Google’s Area 120 Lab rolls out free AI-powered video dubbing translation tool

Google has introduced a new free tool named Aloud to quickly dub videos in multiple languages. Developers at Google’s internal incubation hub, Area 120, designed Aloud to produce dubbed versions of videos in new languages ​​in less than an hour, with a chance for the creator to fix any mistakes.


Aloud combines several popular AI tasks into one tool for creators on YouTube and other video platforms. The user can provide captions to a video or the AI ​​text-to-speech model can produce a transcript for review. Then the tool translates the text into an available language and the user chooses a synthetic voice to read the translated speech, replacing the original audio in the video for posting. Aloud can translate and dub a five-minute video in 10 minutes, according to its designers. For transparency, the creators of Aloud must mention that the dubbing is synthetic and refer to the original video in the description, the credits or as a pinned comment. The current early access version of Aloud only dubs English videos into Spanish and Portuguese, but the Sri Lankan-born developers have Hindi and Bahasa-Indonesian in the pipeline along with several other languages.

“Before, dubbing required weeks of effort and a big budget. But with Aloud, you only need a few minutes,” explained Aloud co-founders Buddhika Kottahachchi and Sasakthi Abeysinghe when announcing the product. “We use advances in audio separation, machine translation and text-to-speech to reduce time-consuming and costly steps such as translation, video editing and audio production. You don’t even need to know a language other than the ones you already speak, and it’s all available at no cost to the creator.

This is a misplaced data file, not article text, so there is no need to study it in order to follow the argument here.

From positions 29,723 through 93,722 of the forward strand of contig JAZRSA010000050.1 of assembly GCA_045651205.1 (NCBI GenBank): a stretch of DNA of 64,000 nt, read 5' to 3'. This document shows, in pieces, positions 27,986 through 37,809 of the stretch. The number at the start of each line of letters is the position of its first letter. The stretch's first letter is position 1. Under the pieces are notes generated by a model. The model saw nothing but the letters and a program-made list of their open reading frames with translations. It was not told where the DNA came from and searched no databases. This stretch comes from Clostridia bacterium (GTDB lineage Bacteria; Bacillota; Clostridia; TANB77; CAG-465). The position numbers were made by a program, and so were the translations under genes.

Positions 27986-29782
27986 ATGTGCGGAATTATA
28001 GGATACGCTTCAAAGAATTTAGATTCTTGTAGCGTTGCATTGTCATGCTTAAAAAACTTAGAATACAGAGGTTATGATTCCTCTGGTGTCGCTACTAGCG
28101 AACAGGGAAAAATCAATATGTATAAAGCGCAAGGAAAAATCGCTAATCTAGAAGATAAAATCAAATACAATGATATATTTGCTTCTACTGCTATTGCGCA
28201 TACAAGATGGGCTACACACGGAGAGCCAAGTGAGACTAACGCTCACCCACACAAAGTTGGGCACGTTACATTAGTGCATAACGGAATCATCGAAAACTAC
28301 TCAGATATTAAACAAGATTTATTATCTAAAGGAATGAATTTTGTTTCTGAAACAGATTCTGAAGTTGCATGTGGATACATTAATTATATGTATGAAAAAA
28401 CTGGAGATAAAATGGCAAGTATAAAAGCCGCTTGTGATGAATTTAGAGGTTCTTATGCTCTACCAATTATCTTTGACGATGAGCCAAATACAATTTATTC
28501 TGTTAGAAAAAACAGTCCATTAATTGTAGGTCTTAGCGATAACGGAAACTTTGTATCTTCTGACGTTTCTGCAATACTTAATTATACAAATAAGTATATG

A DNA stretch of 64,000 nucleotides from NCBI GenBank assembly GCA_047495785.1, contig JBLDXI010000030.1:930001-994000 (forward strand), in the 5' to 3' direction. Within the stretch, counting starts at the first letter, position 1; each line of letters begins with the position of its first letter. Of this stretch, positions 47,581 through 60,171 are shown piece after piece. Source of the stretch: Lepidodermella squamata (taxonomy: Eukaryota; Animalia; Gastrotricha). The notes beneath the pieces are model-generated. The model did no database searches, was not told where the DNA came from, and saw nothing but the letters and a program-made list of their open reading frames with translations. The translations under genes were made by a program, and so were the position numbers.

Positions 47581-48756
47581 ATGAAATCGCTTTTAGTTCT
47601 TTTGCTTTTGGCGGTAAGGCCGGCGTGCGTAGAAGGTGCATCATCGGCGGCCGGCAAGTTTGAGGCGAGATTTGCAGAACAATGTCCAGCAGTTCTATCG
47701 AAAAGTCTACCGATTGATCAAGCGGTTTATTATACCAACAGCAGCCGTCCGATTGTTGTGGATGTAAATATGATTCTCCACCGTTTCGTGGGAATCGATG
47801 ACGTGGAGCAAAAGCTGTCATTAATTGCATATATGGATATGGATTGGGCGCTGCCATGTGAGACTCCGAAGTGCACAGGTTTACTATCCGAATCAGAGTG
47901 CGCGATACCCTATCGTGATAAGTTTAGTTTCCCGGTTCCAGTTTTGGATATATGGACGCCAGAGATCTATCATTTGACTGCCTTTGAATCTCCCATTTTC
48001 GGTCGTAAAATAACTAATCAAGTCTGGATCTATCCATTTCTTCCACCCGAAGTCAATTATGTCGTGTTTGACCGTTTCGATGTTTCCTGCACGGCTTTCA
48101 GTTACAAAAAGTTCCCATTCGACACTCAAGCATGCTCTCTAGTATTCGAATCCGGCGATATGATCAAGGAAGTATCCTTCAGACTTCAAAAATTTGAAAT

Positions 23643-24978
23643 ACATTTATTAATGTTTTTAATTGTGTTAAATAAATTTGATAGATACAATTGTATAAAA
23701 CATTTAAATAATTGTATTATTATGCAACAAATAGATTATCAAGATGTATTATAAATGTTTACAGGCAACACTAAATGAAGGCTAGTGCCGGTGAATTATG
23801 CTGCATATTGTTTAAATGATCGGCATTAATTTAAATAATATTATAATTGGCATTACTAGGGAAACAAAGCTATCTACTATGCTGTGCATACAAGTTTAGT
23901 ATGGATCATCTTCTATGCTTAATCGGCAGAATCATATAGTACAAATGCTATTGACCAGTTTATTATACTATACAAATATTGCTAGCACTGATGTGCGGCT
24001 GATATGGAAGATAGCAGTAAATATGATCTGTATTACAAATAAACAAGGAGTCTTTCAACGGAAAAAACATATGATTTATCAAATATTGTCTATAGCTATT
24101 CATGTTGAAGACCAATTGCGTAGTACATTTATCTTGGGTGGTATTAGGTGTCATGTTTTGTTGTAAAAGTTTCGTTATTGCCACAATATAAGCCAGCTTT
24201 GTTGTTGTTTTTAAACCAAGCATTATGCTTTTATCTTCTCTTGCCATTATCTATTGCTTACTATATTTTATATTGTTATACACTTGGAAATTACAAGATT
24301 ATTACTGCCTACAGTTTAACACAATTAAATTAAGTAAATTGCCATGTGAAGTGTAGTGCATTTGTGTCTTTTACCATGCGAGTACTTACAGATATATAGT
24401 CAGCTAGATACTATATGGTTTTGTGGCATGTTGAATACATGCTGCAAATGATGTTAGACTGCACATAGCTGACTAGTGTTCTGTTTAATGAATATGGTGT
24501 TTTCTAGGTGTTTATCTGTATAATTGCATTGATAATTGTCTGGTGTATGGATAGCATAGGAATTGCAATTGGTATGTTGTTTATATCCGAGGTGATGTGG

Translation time

Google has been studying AI translation and transcription for a long time. For example, Google researchers last year produced an AI translation model called Translatotron 2 capable of translating and synthesizing human speech. This is an unrelated project as the creators of Aloud are not authors on paper and Translatotron 2 was specifically designed to produce only translated audio in the original speaker’s voice to to avoid deepfakes. There is also the real-time transcription option for Google Translate and the instant translation feature for Google Assistant on Android. Aloud focuses on video, not just audio. The creators cite informative and educational content as their primary goal.

“With dubbing, you can now reach previously unreachable segments of the world’s population. In our experiments, we saw double-digit view growth just by doubling down in an additional language,” Kottahachchi and Abeysinghe wrote. “Aloud does not create new content – it only takes the original speech and translates it into another language of your choice. We are also working with YouTube to allow creators to add multiple audio tracks to their videos, a new feature that they started testing with a small group of creators late last year.

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